Diverse Refractory Materials in Glass Melting Furnaces

glass melting furnaces

Refractory materials are a standard choice for glass melters. These materials play a pivotal role in determining glass quality, energy efficiency, and manufacturing expenses. The evolution of refractory manufacturing techniques and the enhancement of product quality holds the potential to shape the future of glass melting technology.

Refractory fire clay brick:

Refractory bricks made from fire clay primarily consist of Al2O3, with Al2O3 content falling within the range of 30% to 45%. These bricks exhibit a density ranging from 1.7 to 2.4 G/cm3 and an apparent porosity ranging from 11% to 22%. They are most suitable for various areas within glass manufacturing furnaces, including the furnace base, the working pot’s sidewalls, lateral walls, the crown, the regenerator’s lower layers, and the fire chimney. The volume of these fire clay bricks expands as the temperature increases, but contracts once the temperature exceeds 1450°C.

Silica Bricks:

Silica bricks primarily consist of silicon dioxide (SiO2). For efficient use in glass melters, silica bricks must contain a SiO2 content of at least 94%. They should be capable of withstanding temperatures of approximately 1600-1650°C and possess a density of around 1.81-1.95g/cm3. The material should exhibit an apparent porosity of less than 22%, with lower apparent porosity indicating a higher-quality silica brick. In glass melters, these bricks are primarily employed for constructing the crown and breast walls.

Refractory High Alumina Bricks:

High alumina bricks, crucial in refractory applications, are primarily Al2O3-based. They typically contain 46% to 80% Al2O3 content. These bricks have a density of 2.55-3.0g/cm3, 18%-24% apparent porosity, and withstand temperatures of 1500° to 1650°C. Reduced apparent porosity enhances corrosion resistance. High alumina bricks find utility in cooling cell sidewalls, regenerator crowns, and regenerator walls.

Fused Cast AZS Bricks:

Fused Cast AZS Bricks come in three ZrO2 content types: 33%, 36%, and 41%. In glass melters, Zirconia Corundum bricks have 50% Al2O3 and 20% ZrO2. They feature bulk density of 3.4-4.0g/cm3, 1%-10% apparent porosity, and a maximum temp of 1700°C. They are commonly used for applications like melter side walls, breast walls, pavement blocks, ports, and tongues.

Refractory insulation bricks:

Refractory insulation bricks are essential for conserving energy and minimizing heat loss in glass melterswith low heat dissipation and thermal efficiency. Insulation is needed for components like the regenerator, melter, and working end on sidewalls, bottoms, crowns, and walls. These bricks are characterized by high apparent porosity, lightweight construction, and a bulk density under 1.3g/cm3. Insulation bricks with wider apparent porosity offer effective thermal insulation due to poor heat transfer in air. Various types are available, including fire clay, silicon, and high alumina insulation bricks, with higher apparent porosity providing better insulation.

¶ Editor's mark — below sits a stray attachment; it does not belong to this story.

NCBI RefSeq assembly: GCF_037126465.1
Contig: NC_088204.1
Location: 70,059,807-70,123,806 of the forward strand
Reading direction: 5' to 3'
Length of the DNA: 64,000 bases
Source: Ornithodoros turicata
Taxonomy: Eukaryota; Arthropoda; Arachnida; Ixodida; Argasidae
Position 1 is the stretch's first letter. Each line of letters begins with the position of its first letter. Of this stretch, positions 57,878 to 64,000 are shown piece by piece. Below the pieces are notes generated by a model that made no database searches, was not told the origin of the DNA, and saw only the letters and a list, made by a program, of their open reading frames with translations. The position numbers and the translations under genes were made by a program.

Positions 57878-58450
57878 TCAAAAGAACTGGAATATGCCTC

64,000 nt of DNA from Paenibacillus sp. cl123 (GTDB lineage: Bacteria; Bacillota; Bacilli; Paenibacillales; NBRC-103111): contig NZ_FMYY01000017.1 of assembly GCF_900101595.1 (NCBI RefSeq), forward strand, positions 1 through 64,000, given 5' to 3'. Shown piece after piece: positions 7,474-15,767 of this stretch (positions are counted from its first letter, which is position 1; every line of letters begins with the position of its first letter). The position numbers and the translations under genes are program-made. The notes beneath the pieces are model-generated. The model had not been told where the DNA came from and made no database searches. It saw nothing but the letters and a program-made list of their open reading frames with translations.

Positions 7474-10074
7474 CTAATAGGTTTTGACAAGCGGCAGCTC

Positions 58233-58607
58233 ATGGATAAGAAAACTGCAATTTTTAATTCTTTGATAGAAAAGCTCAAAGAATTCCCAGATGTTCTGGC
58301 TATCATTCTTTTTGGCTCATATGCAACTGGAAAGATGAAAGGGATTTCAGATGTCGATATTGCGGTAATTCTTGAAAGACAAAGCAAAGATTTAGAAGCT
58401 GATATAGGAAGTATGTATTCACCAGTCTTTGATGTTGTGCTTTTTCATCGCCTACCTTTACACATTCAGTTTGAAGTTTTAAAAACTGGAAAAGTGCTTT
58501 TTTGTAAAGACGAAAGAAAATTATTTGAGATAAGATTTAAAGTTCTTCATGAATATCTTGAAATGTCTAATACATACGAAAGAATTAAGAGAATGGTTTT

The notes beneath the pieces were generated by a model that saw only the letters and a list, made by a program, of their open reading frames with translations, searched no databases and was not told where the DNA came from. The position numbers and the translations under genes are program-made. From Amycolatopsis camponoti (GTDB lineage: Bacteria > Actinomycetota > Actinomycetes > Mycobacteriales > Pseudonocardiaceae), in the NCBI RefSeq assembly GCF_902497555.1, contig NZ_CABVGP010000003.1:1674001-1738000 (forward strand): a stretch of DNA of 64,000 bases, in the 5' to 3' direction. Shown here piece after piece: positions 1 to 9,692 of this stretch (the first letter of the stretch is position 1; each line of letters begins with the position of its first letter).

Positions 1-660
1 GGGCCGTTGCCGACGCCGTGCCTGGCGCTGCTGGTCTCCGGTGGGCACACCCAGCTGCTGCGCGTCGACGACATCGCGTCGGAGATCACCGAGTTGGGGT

Refractory Mullite Bricks:

Mullite refractory bricks, mainly composed of Al2O3 with an approximate content of 75%, are often referred to as mullite bricks due to their predominantly mullite crystal composition. These bricks exhibit a density ranging from 2.2 to 3.2g/cm3, an apparent porosity ranging from 1% to 12%, and a maximum operating temperature between 1500 and 1700 degrees Celsius. Sintered mullite is commonly used for regenerator sidewalls, while fused mullite finds application in cooling tower sidewalls, observation holes, and wall stacks.

Refractory Alkaline Materials:

Alkaline refractory materials, including magnesia, aluminum magnesia, magnesia chrome, and forsterite bricks, have refractoriness in the range of 1900 to 2000 degrees Celsius, coupled with exceptional resistance to alkaline compounds. They are commonly employed in the upper wall of glass melter  regenerator, regenerator walls, regenerator checkers, and port structures.

On the other hand, an Elevator Furnace’s key feature is its vertical load movement using an elevator mechanism, enabling precise positioning during various temperature zones and treatments. An Elevator Furnace typically undergoes the following sequence of actions:

  • Loading: Workpieces are placed on the elevator outside the furnace.
  • Heating: The furnace reaches the treatment temperature.
  • Vertical Movement: The elevator moves the load through different temperature zones.
  • Heat Treatment: Workpieces are held at each zone for required heat treatment.
  • Unloading: After treatment, the elevator lowers for workpiece removal for further processing.

A comprehensive array of refractory materials plays a crucial role in glass melters, impacting glass quality, energy efficiency, and production costs. As refractory manufacturing techniques advance, the future of glass melting technology holds promise. Simultaneously, elevator furnaces offer precision in heat treatment processes, enabling controlled and efficient vertical movement for workpieces through varying temperature zones. These technological developments contribute to the optimization of glass manufacturing processes, enhancing quality and sustainability.

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